"I have a newborn and a 3-1/2-year-old. I've been doing things that I usually don't have the opportunity to do, taking my daughter to school and really just being around and seeing every second of everything. It's been an unbelievable experience," he said.
Adams also finds it hard to stay in top shape for a season that may have already hit bottom.
"If the puck is dropped, it's going to be soon and we have to be in tip-top shape because we owe that to the team, the fans, ourselves, everyone," he said.
While players like Adams wait for something to happen, the RBC Center is a lonely place. Even with the lockout, the arena is still paying off for taxpayers. This fiscal year, the Arena Authority will pay out $900,000 to Raleigh and $1.1 million to Wake County.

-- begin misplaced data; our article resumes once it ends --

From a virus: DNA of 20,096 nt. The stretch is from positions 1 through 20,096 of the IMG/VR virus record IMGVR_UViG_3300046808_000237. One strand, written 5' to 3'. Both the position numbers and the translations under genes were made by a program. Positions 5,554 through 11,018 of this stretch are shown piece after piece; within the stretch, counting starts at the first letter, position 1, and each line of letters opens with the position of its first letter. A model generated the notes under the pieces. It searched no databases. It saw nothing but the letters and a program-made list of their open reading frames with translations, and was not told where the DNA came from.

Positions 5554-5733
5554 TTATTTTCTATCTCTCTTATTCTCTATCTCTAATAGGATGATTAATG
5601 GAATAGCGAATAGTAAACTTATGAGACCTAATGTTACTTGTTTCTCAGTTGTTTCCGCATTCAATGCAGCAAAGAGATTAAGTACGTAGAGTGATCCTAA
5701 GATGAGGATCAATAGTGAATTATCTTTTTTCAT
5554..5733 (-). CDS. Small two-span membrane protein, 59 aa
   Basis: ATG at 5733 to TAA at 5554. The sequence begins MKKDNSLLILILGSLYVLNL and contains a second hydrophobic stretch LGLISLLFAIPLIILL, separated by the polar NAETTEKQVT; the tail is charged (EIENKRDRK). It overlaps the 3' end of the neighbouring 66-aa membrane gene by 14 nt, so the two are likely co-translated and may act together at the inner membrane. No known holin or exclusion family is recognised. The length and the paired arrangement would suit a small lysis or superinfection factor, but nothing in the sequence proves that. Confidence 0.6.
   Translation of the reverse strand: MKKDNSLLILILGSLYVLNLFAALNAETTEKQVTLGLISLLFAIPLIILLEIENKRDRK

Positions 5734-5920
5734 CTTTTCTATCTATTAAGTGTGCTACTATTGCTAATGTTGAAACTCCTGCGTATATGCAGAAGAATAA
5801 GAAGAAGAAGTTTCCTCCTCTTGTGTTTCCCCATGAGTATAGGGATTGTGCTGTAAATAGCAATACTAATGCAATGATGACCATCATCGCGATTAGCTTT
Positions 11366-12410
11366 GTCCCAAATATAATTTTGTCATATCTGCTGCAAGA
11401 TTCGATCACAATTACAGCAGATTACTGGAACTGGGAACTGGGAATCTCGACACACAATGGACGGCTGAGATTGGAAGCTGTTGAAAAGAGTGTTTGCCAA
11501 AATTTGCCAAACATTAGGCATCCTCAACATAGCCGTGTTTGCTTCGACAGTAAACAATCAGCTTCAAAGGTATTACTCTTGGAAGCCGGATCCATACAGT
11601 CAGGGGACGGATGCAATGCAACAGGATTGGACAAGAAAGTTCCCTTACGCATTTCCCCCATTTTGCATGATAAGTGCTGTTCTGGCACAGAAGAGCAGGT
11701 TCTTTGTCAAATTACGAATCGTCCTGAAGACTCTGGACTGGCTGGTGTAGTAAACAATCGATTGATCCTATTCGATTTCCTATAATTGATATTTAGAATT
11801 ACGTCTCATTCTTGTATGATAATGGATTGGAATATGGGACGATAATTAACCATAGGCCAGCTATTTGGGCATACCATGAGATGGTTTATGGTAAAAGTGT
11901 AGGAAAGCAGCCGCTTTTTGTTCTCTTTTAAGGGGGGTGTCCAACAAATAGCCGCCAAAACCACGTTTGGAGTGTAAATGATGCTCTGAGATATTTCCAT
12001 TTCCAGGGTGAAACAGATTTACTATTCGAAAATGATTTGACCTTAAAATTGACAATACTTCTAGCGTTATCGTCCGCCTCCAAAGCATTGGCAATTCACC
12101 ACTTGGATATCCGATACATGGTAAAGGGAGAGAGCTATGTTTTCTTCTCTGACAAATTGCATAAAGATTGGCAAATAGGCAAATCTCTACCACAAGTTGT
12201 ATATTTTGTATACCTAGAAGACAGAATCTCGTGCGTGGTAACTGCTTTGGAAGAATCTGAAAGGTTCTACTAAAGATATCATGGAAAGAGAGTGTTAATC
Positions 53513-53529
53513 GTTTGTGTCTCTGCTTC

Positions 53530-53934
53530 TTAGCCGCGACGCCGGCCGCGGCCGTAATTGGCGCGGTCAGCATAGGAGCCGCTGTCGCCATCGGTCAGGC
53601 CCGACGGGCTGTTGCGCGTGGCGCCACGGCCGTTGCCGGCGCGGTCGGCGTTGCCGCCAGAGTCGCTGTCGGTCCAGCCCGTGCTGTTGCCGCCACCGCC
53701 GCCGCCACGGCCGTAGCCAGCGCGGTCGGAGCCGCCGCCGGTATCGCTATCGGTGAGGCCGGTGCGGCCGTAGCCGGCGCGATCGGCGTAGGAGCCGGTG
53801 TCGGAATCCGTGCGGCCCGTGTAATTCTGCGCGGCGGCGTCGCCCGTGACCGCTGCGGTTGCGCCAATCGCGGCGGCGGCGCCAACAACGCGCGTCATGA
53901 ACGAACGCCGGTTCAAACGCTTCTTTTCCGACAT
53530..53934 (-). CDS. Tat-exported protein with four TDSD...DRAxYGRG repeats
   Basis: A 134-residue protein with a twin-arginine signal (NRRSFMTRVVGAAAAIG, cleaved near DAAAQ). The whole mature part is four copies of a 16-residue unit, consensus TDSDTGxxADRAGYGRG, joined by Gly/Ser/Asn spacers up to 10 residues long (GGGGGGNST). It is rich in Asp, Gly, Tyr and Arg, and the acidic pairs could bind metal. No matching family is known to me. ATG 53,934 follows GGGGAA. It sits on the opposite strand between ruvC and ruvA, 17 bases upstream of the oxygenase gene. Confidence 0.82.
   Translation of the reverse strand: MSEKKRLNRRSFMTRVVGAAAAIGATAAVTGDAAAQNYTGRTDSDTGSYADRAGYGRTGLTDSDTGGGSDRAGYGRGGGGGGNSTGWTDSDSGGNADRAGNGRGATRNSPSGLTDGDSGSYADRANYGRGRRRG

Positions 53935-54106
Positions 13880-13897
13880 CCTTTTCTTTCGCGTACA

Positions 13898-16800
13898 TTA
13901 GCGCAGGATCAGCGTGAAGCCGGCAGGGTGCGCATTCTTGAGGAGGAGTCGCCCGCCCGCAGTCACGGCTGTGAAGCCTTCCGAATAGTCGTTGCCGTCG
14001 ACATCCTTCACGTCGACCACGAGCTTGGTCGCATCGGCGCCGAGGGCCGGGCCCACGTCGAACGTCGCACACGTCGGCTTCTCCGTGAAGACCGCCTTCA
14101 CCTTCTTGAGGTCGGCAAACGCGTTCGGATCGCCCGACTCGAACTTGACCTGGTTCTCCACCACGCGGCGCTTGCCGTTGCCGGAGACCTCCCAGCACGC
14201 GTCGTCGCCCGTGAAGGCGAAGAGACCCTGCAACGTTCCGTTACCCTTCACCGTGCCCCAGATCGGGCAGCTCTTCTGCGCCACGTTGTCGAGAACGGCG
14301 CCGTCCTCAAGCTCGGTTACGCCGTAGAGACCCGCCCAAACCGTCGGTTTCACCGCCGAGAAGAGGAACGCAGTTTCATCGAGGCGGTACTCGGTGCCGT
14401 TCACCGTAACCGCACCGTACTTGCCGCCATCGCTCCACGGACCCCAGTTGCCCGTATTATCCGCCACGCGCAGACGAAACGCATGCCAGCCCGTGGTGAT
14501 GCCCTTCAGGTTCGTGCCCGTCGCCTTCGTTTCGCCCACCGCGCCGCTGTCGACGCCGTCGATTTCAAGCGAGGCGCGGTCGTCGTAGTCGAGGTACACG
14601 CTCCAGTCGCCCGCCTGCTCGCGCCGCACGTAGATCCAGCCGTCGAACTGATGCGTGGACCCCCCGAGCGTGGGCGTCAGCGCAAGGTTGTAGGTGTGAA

If negotiations sour, Adams worries about losing next season too.
"Some of the southern market people have to understand that it's not good for anyone. It's not good for the players, not good for the owners and I feel for the fans," he said.
Adams, who is also an union representative, did not join an overseas team like many other NHL players because he wanted to be home for the birth of his daughter, Paulina, who is now 1 month old.
The Players Association and the league are expected to meet Wednesday, but even if they come to an agreement, all regular season games through March 3 are canceled.
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